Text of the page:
In the late 18th century, in the African region that
became Ghana, two half-sisters’ lives took different turns. One
was sold into slavery and taken to America. The other stayed in
Africa as the wife of a British colonial official involved in the
Homegoing, Yaa Gyasi’s début novel, features their descendants down to the present. The book unfolds more like a collection of related short stories than a traditional novel. The tale is told chronologically, generation by generation, with chapters alternating between each woman’s descendants.
For American readers already knowledgeable about the history of enslavement, emancipation, Jim Crow, and the civil rights movement, the US chapters will be less eye-opening than the African ones. Gyasi indicts not only the British and the Americans but also the inland Asantes who captured their compatriots and the coastal Fante who traded them. Subsequent African chapters range over tribal wars, droughts, cocoa farming, white missionaries, colonization, revolutionary movements, and independence.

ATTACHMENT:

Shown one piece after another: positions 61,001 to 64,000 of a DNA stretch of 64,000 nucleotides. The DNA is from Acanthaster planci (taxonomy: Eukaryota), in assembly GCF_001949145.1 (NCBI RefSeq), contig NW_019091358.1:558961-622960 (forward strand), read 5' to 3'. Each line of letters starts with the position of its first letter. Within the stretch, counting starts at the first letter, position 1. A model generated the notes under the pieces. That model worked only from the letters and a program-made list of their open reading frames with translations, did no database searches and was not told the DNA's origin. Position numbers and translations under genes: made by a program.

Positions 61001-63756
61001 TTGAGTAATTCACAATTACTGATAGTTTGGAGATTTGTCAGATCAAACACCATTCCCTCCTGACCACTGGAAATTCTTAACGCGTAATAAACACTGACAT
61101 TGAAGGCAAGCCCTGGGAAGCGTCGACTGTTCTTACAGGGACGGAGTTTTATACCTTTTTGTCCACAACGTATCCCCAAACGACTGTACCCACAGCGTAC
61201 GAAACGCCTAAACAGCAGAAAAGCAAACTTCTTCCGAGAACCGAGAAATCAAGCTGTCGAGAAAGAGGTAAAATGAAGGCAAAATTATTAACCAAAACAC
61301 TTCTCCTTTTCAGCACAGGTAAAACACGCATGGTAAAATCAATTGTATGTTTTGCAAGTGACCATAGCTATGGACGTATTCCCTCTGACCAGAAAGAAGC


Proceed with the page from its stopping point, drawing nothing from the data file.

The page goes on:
The title Homegoing is taken from an old belief that an enslaved person’s spirit could travel back to Africa. The novel concludes with a hopeful trip back to Ghana by living, distant American cousins.
Gyasi was born in Ghana and came to the United States as an infant in 1991 so that her father could complete a PhD at Ohio State University. He subsequently joined the University of Alabama faculty, and she grew up in Huntsville. She said that Homegoing was inspired by a 2009 trip back to Ghana. It received the National Book Critics Circle's John Leonard Award, the PEN/Hemingway Award for best first book, and the American Book Award for contributions to diversity in American literature, and it earned Gyasi a National Book Foundation “20 under 35” award.